"Where there is real transformative value, real strategic value to the acquiring business – that unleashes a new skill that creates a new revenue stream – it is quite feasible to get to two to three times revenues, rather than six to eight times pre-tax profit."Tristan Rice
Mark Creighton, chief operating officer at Dentsu Aegis Media Network, said it has not been coming up against consultants when it competes in M&A.
"In the last year, that competition is still our traditional network partners and some private equity and not so much the consultants," he said. "But when you’re trying to build services and capabilities in the digital economy, inevitably you find that competition diversifying."
Creighton said it meant "founders and owners are going to be looking for different things" from buyers and Dentsu Aegis was working hard to show why it could be a good acquirer and would look after an agency’s culture. "We’re not complacent," he said.
James Freedman, executive chairman of independent agency Zone, which is both an acquirer and potentially a target, said: "We’re in a highly acquisitive sector. We always have been. I think what’s changed is the universe is much bigger now.
"Joy and Ben really articulated the vision brilliantly and I got it and I absolutely think it is about the customer at the heart of the experience. Some of the consultants offer a very compelling proposition."
Freedman said cultural fit and chemistry was vital when he was making acquisitions. "It’s all about people. You pretty much know from the first meeting," he said.
"We’re in a highly acquisitive sector. We always have been. I think what’s changed is the universe is much bigger now."James Freedman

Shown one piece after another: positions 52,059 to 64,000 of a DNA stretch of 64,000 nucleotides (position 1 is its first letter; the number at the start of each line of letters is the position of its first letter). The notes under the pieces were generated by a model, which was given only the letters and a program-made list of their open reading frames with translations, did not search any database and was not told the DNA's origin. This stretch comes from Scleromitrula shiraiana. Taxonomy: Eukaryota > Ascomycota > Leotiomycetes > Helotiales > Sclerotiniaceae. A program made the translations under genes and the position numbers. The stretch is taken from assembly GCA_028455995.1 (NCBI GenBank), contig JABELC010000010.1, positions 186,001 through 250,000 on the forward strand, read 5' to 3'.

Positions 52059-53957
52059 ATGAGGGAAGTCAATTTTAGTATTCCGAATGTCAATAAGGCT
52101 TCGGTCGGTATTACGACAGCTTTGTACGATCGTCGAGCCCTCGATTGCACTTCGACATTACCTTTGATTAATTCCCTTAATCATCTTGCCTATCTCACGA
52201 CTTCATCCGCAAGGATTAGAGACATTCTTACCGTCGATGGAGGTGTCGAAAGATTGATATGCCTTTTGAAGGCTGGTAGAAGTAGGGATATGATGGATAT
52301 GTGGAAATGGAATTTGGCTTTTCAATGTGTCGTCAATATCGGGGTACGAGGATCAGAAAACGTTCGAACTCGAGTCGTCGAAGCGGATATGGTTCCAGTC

Lorna Tilbian, head of media at Numis Securities, said she understood why Accenture Interactive might be interested in the capabilities, rather than the profitability, of an agency that it acquired, but she pointed out most listed companies that she advises still focus on profits. "My clients think about the P&L first and foremost," she said.
Tilbian, who worked on Dentsu’s £3.2bn purchase of Aegis in 2012, believes there is scope for a mega-deal where two large companies merge in the marketing services sector.
"I think at this stage of the cycle, you always get the really big mergers," she said, noting there have been eight years of economic expansion in the US.
"People run out of cost-cutting, they need to grow, and so getting together and cutting costs rather than innovating and coming up with ideas – they’re harder to come by."
Tilbian said the management consultants entering creative and marketing services "makes sense".
She said: "It’s interesting that you call them consultants. We used to call them accountants and auditors. That business is not high growth [any more]. So they moved into consulting. And then after they moved into consulting, [they wonder] how do you get closer to the consumer? Well, the agency bods are the ones who are closest. So it’s the culmination of that."